breakdown of carbohydrate and carbohydrate like materials under either anaerobic or
aerobic conditions. The term fermented foods is used to describe a special class of food
products characterized by various kinds of carbohydrate breakdown in the presence of
probiotic microorganisms; but seldom is carbohydrate the only constituent acted upon [1].
* Corresponding author:
Significance of Fermented Food
Most fermented foods contain a complex mixture of carbohydrates, proteins, fats, and so
on; undergoing modification simultaneously, or in some sequence, under the action of a
variety of microorganisms and enzymes. In addition to the roles of fermentation in
preservation and providing variety to the diet, there are further important consequences of
fermentation. Several of the end products of food fermentation, particularly acids and
alcohols, are inhibitory to the common pathogenic microorganisms that may find their
way into foods, e.g. inability of Clostridium botulinum to grow and produce toxin at pH
values of ≤4.6. When microorganisms ferment food constituents, they yield energy in the
process and increase in numbers. To the extent that food constituents are oxidized, their
remaining energy potential for human decreases [1]. Compounds that are completely
oxidized by fermentation to such end products as CO2 and water retain no further energy
value. Some of the beneficial effect of fermented food which contains probiotic organism
consumption include: (i) improving intestinal tract health; (ii) enhancing the immune
system, synthesizing and enhancing the bioavailability of nutrients; (iii) reducing
symptoms of lactose intolerance, decreasing the prevalence of allergy in susceptible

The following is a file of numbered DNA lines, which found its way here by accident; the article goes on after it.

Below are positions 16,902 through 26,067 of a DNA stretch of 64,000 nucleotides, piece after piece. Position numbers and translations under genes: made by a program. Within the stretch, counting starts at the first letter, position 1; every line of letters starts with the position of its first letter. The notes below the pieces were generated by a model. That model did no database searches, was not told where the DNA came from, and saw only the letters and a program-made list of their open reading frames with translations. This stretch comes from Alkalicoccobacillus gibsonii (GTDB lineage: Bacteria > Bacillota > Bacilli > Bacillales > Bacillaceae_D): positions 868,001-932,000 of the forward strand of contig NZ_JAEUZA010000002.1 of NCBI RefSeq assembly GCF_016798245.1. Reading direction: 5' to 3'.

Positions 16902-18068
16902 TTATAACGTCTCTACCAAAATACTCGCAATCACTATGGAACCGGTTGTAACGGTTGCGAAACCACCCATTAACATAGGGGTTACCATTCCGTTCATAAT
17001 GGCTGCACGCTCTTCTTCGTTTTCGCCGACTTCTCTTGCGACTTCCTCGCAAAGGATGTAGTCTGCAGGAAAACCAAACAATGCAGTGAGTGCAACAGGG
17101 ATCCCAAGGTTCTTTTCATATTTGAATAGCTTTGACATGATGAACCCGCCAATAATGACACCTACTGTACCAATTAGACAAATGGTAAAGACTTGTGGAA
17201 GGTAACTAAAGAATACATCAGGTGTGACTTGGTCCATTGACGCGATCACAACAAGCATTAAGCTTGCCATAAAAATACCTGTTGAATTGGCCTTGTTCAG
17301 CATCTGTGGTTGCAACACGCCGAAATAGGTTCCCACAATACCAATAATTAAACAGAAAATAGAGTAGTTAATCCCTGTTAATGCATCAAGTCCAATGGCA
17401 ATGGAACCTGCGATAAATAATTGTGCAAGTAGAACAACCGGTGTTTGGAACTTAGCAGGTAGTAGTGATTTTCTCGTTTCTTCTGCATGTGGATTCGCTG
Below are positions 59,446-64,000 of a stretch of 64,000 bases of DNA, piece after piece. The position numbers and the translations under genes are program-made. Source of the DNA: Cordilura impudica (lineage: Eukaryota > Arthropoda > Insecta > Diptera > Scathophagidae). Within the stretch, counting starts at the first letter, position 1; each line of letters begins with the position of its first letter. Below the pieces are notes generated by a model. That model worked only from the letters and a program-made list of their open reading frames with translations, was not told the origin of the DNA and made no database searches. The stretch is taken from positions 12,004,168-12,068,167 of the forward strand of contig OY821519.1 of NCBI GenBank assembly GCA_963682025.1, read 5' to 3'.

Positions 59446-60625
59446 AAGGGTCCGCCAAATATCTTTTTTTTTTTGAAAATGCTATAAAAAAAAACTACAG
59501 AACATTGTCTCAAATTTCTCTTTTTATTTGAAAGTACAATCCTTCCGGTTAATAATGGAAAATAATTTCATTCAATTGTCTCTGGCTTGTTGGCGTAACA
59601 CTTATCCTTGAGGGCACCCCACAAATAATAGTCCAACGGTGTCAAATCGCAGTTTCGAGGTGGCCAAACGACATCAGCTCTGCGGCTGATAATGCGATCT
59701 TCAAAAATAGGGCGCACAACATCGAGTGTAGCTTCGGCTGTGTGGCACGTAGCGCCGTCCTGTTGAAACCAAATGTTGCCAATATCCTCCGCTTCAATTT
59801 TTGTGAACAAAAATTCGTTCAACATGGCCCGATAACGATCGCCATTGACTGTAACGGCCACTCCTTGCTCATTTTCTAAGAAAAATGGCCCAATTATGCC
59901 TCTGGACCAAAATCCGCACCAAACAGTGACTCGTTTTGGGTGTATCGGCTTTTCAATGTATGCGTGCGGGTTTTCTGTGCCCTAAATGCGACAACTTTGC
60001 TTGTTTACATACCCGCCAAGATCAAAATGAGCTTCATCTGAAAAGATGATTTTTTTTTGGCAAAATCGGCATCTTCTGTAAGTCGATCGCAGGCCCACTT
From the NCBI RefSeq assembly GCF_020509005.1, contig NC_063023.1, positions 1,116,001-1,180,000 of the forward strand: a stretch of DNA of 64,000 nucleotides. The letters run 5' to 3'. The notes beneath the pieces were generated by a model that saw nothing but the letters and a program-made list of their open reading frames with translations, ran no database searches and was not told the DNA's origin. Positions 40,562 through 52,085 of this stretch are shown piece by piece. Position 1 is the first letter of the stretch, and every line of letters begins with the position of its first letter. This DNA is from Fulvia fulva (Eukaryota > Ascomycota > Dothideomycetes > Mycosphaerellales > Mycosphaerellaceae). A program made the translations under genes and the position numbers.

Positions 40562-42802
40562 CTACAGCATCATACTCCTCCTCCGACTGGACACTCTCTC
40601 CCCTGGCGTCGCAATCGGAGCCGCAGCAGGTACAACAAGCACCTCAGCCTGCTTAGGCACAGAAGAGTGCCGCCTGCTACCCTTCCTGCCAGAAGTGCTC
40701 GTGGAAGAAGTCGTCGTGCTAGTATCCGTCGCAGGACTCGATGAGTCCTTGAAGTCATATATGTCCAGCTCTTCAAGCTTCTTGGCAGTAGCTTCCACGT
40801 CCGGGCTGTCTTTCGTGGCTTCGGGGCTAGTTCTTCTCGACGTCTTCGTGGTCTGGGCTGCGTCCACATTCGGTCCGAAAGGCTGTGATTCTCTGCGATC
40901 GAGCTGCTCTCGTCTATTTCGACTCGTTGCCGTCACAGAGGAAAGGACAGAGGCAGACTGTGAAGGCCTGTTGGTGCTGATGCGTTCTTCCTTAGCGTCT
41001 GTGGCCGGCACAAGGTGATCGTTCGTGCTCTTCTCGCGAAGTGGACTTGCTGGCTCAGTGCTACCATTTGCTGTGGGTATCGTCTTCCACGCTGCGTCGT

individuals; and (iv) reducing risk of certain cancers. The mechanisms by which
probiotics exert their effects are largely unknown, but may involve modifying gut pH,
antagonizing pathogens through production of antimicrobial compounds, competing for
pathogen binding and receptor sites as well as for available nutrients and growth factors,
stimulating immunomodulatory cells, and producing lactase. The fermenting organisms
include LAB (Lactic acid bacteria) such as Leuconostoc, Streptococcus, Lactobacillus,
Enterococcus, Aerococcus and Pediococcus spp. [2, 3]. The yeasts isolated are mainly of
the species Saccharomyces, Kluyeromyces and Debaryomyces [4]. Moulds have been used
mainly in milk and cheese fermentation and include Penicillium, Mucor, Geotrichium, and
Rhizopus species [5, 6]. Some of the microorganisms isolated from fermented food are,
however, yet to be identified. In all the foods and beverages examined, LAB is the
dominant microorganisms, and therefore, lactic acid fermentation is considered as the
major contributor to the beneficial characteristics observed in fermented foods. The
numerous fermented food products in Asia can be categorized into five groups: (1)
fermented soybean products, (2) fermented fish products, (3) fermented vegetable
products, (4) fermented bread and porridges, and (5) alcoholic beverages. Probiotics are
involved in all of these fermentations to a varying extent, having either positive or
negative effects on the eventual product. Nutrition is known to influence the heath and can
thereby modulate resistance to infection. So, our objective of this study is to assess the